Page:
What records should I request?
Experts say auditors must be sure that the requested records are public records.
The point of the audit is not to find out what records are public — it is to see how well public agencies comply with open-records laws and statutes.
Charles Davis, director of the Freedom of Information Center, said auditors should request “basic governance” documents. But the exact documents auditors should request depend on the type of audit they want to do.
“Consult with an FOI expert or a media attorney in your community or in your state and pre-check the documents” because each state has a different open-records law, he said.No matter the records requested, be prepared to be treated with suspicion, said Glen Bleske, associate professor at Chico State University, who had a class audit its community.
Experts suggest the following records as good choices:
• Budget documents — Ask for the budget of a department or the central administration or the school as a whole.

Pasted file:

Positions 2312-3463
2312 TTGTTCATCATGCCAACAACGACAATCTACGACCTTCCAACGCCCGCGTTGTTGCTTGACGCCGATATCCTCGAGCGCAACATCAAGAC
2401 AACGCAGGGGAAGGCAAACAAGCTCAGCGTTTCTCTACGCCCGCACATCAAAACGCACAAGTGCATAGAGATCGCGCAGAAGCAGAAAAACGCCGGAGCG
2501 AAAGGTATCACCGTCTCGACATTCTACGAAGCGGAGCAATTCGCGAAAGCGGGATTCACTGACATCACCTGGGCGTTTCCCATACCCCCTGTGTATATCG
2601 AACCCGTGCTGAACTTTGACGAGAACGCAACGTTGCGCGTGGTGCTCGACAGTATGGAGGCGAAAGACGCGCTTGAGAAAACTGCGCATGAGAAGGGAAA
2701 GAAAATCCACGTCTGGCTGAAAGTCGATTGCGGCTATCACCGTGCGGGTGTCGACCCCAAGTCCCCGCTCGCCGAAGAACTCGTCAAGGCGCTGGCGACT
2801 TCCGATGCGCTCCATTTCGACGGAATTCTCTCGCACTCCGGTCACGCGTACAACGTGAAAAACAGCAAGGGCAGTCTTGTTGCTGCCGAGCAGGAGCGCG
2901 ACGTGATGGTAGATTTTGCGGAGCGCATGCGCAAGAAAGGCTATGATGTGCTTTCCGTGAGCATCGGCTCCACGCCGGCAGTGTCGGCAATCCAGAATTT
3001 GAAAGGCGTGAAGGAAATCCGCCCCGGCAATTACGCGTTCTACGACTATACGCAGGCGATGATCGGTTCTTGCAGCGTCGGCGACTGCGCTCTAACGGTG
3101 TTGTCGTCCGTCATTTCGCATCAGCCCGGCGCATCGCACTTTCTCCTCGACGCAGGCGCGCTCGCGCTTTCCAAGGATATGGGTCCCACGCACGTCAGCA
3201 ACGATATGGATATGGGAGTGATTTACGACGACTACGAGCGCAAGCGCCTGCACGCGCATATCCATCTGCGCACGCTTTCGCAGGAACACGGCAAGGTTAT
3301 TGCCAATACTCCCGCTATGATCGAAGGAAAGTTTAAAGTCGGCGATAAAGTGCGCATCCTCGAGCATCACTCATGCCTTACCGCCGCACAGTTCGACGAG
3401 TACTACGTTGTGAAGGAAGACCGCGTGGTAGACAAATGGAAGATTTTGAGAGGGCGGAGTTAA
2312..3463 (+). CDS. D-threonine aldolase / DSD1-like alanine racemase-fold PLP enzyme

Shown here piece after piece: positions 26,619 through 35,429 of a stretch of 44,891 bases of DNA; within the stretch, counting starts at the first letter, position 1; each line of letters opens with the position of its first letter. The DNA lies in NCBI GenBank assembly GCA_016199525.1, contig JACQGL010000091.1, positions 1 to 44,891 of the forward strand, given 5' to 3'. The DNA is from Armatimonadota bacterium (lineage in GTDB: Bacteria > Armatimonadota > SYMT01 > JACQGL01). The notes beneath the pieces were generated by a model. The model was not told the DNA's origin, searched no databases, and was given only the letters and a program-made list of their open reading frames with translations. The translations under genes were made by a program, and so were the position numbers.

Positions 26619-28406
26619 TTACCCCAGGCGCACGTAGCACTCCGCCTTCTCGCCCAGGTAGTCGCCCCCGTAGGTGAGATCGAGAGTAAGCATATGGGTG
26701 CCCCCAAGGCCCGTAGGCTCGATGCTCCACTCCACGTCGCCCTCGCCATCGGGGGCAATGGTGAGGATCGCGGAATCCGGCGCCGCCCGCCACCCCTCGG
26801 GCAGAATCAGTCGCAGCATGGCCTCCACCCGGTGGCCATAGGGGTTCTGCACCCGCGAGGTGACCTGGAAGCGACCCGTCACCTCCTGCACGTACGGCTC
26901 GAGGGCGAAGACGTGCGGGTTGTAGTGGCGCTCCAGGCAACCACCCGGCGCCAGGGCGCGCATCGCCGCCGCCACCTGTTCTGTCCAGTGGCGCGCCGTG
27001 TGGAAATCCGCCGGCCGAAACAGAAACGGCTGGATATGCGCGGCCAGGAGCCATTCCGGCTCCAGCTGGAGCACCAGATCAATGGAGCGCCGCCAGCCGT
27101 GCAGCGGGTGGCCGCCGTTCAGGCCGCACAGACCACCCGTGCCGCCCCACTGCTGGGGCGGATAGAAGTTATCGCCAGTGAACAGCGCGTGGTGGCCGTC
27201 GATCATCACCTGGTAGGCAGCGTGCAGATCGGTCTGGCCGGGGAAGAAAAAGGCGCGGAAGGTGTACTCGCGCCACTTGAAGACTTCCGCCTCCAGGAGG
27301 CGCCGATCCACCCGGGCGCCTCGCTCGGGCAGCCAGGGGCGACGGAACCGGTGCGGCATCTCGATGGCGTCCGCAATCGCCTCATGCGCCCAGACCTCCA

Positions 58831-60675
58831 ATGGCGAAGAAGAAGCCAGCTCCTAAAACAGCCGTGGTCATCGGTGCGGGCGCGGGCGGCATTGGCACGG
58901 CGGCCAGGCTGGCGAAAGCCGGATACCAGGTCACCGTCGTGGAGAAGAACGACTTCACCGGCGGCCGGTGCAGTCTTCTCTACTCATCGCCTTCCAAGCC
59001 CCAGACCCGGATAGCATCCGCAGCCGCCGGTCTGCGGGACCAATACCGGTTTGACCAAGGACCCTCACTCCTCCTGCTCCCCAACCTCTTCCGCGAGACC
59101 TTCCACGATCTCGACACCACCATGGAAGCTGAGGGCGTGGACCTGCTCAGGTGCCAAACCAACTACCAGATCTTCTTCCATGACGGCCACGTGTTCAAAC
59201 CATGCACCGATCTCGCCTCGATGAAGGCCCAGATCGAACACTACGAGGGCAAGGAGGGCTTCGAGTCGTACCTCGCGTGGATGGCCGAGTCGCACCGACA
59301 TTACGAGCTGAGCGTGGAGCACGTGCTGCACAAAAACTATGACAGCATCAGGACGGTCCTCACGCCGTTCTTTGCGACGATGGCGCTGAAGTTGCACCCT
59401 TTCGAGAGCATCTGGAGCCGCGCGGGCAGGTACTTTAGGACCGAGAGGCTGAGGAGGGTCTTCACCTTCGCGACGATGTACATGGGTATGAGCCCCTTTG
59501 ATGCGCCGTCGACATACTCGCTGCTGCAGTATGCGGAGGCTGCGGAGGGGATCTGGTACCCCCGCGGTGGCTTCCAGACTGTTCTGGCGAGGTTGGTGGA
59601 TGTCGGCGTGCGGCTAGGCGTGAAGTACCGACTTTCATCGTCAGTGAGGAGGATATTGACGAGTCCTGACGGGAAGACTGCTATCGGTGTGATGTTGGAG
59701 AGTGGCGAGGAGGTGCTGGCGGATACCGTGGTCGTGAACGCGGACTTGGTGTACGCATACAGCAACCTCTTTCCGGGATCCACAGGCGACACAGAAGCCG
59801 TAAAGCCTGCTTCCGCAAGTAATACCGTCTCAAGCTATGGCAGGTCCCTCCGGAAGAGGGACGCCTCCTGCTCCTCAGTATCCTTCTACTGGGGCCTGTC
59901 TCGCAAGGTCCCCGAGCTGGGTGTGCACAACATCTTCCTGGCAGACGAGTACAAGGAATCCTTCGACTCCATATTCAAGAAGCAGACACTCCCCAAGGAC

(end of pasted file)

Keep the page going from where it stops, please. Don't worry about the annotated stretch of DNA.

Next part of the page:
“You ought to be able to see where your money is going,” Davis said. “And it ought to be, in most states, a public record.”
• Meeting minutes — Almost all minutes from meetings of public bodies are open records.
• Salaries of public employees — Bleske said that while salaries are public records at many public agencies, they are one of the most difficult public records to get.
• College campus police incident reports — The Clery Act, a federal campus crime law, requires all campus police departments to keep an open log of crimes committed on campus. These records fall under the federal law, and they may be subject to state open-records laws, as well.
“You would be amazed at how difficult that is to get at campuses around the country,” Davis said.
Fall 2004, open records, reports